Crenshaw showed one method for doing it in-line. Probably not as globally efficient as another pass, but tradeoffs are the name of the game. –  dmckee Sep 22 '10 at 20:28

You might want to consider generating C code rather than assembly and then let a C compiler (e.g. gcc) handle the code generation for you. There's no point trying to re-invent the wheel.

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Eventually the compiler is going to generate machine code, so this is not an option. –  Nathan Osman Sep 22 '10 at 20:16
1  
Eventually the C compiler is going to generate machine code, too. –  I. J. Kennedy Sep 23 '10 at 1:27
    
What I meant was that eventually the compiler will directly generate the machine code itself. –  Nathan Osman Sep 23 '10 at 3:37
    
If your compiler is going to have a suitable open source license then you could possibly integrate some of the gcc back end, if you don't want to use it as part of a tool chain. –  Paul R Sep 23 '10 at 6:48

There are any number of reasons a particular code generator may emit the instruction sequence you list. The most likely is that the code generator you're using just isn't trying very hard to emit optimum code.

This pattern of emitted code suggests to me that your code generator doesn't know that the x86 has "mov immediate" instructions that embed the constant value into the instruction stream directly. The x86 encoding for opcodes with immediate values can get a little complicated (variable length R/M bytes) but this is already required if you want to use many of the x86 instructions.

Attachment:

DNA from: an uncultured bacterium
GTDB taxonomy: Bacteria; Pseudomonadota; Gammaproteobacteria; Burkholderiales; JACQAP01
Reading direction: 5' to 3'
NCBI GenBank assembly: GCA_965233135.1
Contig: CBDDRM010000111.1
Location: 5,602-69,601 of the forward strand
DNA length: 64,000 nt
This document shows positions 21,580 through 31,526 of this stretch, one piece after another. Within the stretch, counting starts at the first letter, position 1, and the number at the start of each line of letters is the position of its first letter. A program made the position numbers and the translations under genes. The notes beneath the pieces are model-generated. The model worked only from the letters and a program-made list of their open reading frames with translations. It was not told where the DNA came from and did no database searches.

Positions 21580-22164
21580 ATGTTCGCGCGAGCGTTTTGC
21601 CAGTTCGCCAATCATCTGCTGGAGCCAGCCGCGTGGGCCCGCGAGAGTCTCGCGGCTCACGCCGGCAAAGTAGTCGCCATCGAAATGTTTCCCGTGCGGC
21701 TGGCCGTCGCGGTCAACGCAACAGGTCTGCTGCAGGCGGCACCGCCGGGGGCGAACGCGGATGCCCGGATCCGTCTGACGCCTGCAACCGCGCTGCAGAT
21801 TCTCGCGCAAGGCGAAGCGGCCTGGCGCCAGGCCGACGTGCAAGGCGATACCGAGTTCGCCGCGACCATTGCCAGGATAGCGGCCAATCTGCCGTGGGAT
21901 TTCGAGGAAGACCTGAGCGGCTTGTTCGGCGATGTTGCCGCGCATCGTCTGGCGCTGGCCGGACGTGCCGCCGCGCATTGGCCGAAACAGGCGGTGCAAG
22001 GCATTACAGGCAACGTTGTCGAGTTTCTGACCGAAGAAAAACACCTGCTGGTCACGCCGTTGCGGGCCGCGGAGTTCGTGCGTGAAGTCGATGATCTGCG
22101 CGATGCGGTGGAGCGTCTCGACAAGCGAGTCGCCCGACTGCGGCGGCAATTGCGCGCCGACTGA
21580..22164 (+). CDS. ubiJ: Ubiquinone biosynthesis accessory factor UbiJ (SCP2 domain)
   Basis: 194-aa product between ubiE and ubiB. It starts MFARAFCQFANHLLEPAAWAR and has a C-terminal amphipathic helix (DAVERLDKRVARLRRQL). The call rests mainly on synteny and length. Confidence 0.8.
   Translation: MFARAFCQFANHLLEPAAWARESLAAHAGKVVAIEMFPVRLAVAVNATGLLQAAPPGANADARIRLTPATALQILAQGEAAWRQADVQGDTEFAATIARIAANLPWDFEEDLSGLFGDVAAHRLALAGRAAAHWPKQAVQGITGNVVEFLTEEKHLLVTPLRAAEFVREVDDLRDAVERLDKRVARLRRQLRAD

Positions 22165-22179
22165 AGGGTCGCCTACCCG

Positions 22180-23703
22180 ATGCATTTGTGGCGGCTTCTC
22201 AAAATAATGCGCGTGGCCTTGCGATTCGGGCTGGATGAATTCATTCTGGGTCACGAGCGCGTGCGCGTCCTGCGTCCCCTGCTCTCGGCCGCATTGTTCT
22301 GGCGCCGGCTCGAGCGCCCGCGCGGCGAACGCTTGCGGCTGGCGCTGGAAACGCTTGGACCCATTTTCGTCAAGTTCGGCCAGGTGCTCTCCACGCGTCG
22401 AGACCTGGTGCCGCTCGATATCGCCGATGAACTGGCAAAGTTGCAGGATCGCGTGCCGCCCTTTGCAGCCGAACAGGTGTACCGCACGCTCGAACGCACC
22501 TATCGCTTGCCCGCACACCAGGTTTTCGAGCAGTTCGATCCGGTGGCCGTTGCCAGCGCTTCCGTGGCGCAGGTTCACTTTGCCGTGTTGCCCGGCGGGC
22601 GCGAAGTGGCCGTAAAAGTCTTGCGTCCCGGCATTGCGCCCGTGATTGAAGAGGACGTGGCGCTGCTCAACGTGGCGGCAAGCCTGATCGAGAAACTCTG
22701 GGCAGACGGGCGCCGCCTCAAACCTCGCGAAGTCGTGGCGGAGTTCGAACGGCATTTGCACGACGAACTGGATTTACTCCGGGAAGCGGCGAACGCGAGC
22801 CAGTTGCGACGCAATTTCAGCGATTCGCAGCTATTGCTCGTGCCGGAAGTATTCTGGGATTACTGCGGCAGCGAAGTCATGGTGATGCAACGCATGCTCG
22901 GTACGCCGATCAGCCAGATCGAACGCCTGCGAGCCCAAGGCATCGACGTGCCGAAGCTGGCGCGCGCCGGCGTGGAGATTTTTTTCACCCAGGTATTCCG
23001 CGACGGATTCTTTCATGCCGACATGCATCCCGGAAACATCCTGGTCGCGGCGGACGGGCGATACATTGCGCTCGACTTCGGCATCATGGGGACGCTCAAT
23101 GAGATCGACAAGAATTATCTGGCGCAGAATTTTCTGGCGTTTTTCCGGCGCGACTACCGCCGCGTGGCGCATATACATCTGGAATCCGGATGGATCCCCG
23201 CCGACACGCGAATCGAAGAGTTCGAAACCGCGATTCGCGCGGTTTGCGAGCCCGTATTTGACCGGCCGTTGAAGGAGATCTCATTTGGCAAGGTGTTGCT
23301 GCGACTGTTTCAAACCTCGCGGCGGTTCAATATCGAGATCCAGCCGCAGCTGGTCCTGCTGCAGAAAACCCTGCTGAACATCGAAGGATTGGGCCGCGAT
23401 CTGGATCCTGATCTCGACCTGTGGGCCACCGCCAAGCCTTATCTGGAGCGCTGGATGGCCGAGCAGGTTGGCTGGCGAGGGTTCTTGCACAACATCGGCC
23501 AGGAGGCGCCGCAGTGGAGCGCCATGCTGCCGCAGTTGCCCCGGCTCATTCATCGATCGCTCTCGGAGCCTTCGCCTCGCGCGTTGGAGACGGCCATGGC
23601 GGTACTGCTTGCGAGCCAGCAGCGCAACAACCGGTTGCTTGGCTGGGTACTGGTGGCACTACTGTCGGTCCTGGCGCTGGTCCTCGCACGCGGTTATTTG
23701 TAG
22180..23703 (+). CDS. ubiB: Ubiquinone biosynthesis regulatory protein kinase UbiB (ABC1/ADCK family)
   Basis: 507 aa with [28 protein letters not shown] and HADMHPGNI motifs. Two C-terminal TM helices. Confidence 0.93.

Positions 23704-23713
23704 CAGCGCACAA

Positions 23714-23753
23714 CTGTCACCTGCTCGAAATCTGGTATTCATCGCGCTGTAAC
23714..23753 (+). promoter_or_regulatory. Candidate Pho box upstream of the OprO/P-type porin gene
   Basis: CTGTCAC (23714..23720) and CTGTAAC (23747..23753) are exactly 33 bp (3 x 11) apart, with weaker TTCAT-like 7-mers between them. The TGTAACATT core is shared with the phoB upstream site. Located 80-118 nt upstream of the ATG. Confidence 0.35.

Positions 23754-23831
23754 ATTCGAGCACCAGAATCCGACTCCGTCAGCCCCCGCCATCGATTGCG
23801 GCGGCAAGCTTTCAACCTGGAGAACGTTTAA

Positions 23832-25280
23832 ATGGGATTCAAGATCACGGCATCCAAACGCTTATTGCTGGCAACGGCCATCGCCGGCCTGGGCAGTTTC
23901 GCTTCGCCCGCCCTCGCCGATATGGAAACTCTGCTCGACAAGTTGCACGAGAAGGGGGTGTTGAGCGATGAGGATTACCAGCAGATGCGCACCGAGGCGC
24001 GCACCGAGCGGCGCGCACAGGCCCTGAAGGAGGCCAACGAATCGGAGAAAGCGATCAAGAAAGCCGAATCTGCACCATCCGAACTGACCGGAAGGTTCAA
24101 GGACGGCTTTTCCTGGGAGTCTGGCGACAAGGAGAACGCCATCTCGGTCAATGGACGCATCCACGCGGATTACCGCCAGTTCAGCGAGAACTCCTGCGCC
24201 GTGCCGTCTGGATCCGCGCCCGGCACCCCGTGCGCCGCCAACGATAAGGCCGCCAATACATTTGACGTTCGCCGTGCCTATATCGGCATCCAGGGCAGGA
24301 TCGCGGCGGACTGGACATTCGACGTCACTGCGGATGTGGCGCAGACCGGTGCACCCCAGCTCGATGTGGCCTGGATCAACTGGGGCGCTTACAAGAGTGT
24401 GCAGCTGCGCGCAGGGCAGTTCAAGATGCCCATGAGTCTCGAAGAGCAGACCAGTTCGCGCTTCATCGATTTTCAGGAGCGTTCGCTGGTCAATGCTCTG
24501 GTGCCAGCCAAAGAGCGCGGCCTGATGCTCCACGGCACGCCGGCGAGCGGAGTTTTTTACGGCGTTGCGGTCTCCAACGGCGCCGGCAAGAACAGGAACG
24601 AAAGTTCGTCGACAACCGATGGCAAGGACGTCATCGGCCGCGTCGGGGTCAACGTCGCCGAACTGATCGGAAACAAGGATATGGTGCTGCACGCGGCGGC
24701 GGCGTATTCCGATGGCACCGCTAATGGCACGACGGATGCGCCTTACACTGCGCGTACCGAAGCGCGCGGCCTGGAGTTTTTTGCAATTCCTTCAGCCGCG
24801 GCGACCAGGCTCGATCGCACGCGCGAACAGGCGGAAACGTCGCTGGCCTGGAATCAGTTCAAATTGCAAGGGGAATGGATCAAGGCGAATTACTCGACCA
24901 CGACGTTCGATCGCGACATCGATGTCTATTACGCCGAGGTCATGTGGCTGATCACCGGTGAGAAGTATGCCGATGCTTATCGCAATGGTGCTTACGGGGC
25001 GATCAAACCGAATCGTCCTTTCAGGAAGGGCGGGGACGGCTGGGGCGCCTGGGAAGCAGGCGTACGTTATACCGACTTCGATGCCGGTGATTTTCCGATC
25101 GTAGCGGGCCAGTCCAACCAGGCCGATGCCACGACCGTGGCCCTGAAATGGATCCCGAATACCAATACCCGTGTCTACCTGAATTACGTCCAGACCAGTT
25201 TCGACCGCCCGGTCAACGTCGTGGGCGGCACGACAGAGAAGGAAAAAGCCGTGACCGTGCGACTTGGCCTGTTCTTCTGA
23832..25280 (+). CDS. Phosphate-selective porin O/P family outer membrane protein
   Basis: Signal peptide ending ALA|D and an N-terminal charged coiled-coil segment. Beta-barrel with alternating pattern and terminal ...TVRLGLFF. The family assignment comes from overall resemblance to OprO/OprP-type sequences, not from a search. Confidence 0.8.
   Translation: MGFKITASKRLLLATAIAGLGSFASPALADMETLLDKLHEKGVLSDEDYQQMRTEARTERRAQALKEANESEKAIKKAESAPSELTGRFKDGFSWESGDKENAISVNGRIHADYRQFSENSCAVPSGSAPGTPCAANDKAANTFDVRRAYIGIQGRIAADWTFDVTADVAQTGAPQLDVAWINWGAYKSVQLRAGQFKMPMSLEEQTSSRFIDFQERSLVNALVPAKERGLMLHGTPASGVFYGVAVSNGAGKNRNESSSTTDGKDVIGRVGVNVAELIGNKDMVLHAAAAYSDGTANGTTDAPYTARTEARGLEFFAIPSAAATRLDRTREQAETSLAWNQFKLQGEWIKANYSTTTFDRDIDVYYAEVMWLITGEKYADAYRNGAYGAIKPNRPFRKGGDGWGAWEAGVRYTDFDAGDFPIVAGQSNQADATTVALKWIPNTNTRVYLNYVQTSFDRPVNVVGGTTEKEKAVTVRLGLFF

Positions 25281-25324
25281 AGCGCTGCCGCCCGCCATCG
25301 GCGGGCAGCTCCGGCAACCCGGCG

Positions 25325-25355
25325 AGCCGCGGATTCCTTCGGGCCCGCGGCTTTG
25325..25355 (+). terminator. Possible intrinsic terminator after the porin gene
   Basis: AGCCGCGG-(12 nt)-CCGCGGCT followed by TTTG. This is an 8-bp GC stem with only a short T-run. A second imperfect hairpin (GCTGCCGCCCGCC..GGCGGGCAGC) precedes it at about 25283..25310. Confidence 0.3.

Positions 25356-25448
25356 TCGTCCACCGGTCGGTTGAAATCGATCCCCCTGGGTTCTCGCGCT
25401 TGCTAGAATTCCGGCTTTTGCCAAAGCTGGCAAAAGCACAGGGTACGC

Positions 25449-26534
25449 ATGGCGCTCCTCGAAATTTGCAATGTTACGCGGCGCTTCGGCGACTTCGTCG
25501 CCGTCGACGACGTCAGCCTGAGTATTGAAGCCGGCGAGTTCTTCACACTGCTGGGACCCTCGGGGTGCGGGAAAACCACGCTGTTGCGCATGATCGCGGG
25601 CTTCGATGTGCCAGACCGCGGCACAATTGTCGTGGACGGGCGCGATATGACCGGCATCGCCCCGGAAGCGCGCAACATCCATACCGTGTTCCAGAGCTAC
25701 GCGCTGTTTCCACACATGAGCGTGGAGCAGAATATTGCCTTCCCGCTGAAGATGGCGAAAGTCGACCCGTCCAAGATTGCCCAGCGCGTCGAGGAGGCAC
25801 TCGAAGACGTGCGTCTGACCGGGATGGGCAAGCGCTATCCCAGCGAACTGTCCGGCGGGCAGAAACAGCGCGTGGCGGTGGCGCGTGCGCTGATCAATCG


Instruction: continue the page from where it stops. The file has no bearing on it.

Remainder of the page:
This emitted code also suggests that the code generator doesn't know that EAX is not modified by the EBX instructions. This feels like the codegen is template driven rather than discrete logic.

This kind of codegen happens when the compiler's internal intermediate representation of operations is not detailed enough to represent all the facets of the target architecture. This is particularly true if the code generator architecture was originally designed for a RISC instruction set but has been repurposed to emit x86 instructions. RISC architecture tend to have very few and very simple load, store, and operate reg/reg instructions, whereas the x86 instruction set has evolved organically over decades to include a wide variety of opcodes that operate directly on memory, inline constants into the instructions, and a whole mess of other stuff. If the compiler's intermediate representation (expression graph) is wired for RISC, it will be difficult to make it grok the wide variety and subtleties of x86.

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Actually I wrote the code generater :) –  Nathan Osman Sep 22 '10 at 20:26
    
Cool. Then there is hope that this codegen can be improved. ;> Step 1: figure out how to recognize constant value loads in your intermediate representation and emit them as mov reg,imm. Step2: figure out why your code generator is pushing and popping eax in this example, since it is not relevant to the core operation at all. Smells of bug. –  dthorpe Sep 22 '10 at 20:38
    
It's not a bug. It's supposed to do that simply because of the way expressions are evaluated. This is why I asked the question. –  Nathan Osman Sep 22 '10 at 20:51